Ergonomics should be considered in designing the height of glove-box
ports and access to inner surfaces and equipment.
Each glove box should be equipped with an audible alarm that can be
tripped to signal radiological problems. Individuals should be able to
activate the alarm without removing their arms from the glove box. The
alarm should sound in a continuously occupied area where it should, as a
minimum, identify the room in which the alarm originated.
A HEPA filter should be installed on the air inlet to the glove box if
required to prevent the backflow of contamination. Prefilters should be
installed upstream of the HEPA filter where appropriate. The exhaust
outlet for each glove box should have HEPA filters to keep the
ventilation ductwork clean. This filter should not be counted as a formal
HEPA stage and need not meet all the test capabilities for HEPA
filtration; however, it should be tested prior to installation. Push-through
filter change-out systems should be used if possible. The HEPA filters
downstream of the glove box should be readily accessible for filter
change-out and testable.
Glove-box air inlets and inlet filters should be protected or oriented to
prevent inadvertent entry of water into the box (e.g., a fire-sprinkler
system discharge or water-line leak).
Glove boxes should be designed to operate at a negative pressure (0.75 ±
0.25 in. water gage (WG)) with respect to the room in which they are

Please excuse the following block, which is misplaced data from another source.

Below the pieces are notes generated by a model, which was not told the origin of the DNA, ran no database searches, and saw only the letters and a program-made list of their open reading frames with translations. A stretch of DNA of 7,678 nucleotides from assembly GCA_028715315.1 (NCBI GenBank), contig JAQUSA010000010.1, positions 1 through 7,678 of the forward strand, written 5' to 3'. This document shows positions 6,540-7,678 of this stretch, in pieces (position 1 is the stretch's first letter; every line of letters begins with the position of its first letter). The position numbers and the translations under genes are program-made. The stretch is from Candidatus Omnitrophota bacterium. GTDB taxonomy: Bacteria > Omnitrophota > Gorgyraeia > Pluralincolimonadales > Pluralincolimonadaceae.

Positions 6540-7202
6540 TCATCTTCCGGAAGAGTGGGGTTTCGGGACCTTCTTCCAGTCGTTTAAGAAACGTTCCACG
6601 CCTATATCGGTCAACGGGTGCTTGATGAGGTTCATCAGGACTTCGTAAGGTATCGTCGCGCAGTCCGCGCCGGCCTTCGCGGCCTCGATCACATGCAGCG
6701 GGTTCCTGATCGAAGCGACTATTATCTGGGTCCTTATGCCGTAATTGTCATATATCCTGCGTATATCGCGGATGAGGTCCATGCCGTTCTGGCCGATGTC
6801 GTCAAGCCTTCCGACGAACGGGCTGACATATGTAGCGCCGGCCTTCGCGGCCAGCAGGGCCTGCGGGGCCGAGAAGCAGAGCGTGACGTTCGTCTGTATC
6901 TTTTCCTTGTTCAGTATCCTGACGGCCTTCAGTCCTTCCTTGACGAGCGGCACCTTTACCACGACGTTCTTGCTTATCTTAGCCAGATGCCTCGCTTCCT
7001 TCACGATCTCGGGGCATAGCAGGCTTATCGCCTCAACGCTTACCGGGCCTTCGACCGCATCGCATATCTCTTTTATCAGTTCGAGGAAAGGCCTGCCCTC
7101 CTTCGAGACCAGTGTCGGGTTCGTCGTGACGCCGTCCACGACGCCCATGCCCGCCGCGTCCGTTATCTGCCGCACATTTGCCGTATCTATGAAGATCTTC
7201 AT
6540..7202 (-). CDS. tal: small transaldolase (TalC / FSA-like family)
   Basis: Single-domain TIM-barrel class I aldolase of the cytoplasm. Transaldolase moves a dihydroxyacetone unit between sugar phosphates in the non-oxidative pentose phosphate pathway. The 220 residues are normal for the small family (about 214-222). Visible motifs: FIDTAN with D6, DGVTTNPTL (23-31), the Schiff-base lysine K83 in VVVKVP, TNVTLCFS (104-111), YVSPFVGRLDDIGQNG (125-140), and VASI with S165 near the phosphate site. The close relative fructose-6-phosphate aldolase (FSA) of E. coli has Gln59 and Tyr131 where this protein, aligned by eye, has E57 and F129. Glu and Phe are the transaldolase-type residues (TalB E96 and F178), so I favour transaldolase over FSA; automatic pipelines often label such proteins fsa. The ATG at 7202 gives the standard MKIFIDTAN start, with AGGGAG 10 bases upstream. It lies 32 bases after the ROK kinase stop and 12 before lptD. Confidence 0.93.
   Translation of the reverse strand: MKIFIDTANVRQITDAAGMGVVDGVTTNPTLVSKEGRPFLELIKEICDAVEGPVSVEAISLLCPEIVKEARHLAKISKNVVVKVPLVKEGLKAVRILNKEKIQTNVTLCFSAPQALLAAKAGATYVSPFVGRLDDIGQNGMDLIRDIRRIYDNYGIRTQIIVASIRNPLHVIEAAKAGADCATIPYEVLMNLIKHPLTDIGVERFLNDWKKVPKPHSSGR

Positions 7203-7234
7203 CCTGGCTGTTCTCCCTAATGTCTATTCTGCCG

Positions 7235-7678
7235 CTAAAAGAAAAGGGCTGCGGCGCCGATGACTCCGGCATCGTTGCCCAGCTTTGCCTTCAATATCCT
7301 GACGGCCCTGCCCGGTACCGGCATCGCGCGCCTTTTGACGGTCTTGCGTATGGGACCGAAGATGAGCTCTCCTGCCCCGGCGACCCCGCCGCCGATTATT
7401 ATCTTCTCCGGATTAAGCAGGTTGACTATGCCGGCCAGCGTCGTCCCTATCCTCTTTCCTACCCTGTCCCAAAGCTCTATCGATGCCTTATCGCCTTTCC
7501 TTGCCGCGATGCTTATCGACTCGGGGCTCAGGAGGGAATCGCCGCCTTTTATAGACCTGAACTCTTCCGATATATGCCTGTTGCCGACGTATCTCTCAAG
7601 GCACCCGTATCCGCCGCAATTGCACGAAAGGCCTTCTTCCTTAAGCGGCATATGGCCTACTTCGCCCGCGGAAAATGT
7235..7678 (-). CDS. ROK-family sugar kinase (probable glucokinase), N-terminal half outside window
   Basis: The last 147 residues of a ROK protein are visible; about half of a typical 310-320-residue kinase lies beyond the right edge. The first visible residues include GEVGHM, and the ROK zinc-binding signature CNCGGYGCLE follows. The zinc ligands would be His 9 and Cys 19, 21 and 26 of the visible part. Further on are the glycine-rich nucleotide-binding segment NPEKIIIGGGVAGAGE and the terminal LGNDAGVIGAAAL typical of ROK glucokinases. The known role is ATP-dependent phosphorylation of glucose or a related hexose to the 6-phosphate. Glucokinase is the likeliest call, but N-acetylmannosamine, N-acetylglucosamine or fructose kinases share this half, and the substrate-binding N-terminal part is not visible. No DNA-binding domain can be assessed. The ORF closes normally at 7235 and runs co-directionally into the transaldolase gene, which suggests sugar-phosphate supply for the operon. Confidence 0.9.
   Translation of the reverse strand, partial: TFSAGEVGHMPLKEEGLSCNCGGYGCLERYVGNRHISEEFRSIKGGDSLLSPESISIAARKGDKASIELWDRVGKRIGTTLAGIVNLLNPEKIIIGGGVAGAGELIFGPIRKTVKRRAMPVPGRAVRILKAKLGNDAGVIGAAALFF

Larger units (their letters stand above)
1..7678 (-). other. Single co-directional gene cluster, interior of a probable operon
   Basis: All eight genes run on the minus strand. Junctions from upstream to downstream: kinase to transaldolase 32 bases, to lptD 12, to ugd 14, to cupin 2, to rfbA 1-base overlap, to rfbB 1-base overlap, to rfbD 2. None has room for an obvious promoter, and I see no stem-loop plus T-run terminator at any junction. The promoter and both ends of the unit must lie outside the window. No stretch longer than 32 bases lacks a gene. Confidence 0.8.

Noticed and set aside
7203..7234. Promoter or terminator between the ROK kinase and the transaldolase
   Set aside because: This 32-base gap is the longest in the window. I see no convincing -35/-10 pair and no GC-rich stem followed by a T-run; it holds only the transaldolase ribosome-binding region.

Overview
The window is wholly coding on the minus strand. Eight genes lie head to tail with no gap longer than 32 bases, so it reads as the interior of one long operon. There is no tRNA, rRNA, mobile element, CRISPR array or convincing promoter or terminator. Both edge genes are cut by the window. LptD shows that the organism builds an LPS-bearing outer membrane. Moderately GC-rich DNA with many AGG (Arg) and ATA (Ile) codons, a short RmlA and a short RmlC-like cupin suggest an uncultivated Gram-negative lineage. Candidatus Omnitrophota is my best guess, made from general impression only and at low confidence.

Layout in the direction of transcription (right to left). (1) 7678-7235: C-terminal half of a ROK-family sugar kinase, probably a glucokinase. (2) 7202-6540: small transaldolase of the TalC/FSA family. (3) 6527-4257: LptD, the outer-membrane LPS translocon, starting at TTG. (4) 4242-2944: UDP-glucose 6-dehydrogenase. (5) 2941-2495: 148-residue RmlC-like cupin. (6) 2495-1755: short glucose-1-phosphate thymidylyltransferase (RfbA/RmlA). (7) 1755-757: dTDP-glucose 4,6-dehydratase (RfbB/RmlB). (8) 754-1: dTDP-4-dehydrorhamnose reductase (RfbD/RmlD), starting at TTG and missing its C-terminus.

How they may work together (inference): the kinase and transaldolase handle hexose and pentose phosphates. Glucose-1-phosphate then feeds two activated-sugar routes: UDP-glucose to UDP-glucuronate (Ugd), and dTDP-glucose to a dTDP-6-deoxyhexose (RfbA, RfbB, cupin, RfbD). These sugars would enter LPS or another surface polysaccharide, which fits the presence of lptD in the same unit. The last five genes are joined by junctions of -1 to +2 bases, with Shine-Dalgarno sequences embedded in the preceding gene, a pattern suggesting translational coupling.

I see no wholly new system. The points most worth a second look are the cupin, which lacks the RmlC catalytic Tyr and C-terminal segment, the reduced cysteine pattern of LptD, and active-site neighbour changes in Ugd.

operated. Differential pressure gauges should be installed on each glove
box or integrally connected series of glove boxes. During abnormal
conditions, control devices to prevent excessive pressure or vacuum
should be either positive-acting or automatic or both. The ventilation
system should be designed to provide and maintain the design negative
pressure during normal operations and the design flow through a breach.
There should be exhaust capacity on demand that will promptly cause an
inflow of air greater than 125 linear ft/min through a breach of at least a
single glove-box penetration of the largest size possible. Filters,
scrubbers, demisters, and other air-cleaning devices should be provided
to reduce the quantities of toxic or noxious gases and airborne
particulates that enter the ventilation system prior to its entry into the
Each glove box or integrally connected series of glove boxes should be
equipped with an audible alarm that alerts personnel when a system
pressure or vacuum loss is occurring. The alarm should be set at -0.5-in.
WG relative to the room in which the glove box is located.
The number of penetrations for glove-box services should be minimized.
The fittings should provide a positive seal to prevent the migration of
radioactive material. For the same reason, penetrations for rotating shafts
should not be permitted except where rotating shafts have seals. Seals for
rotating shafts are very reliable and are preferred to motors inside the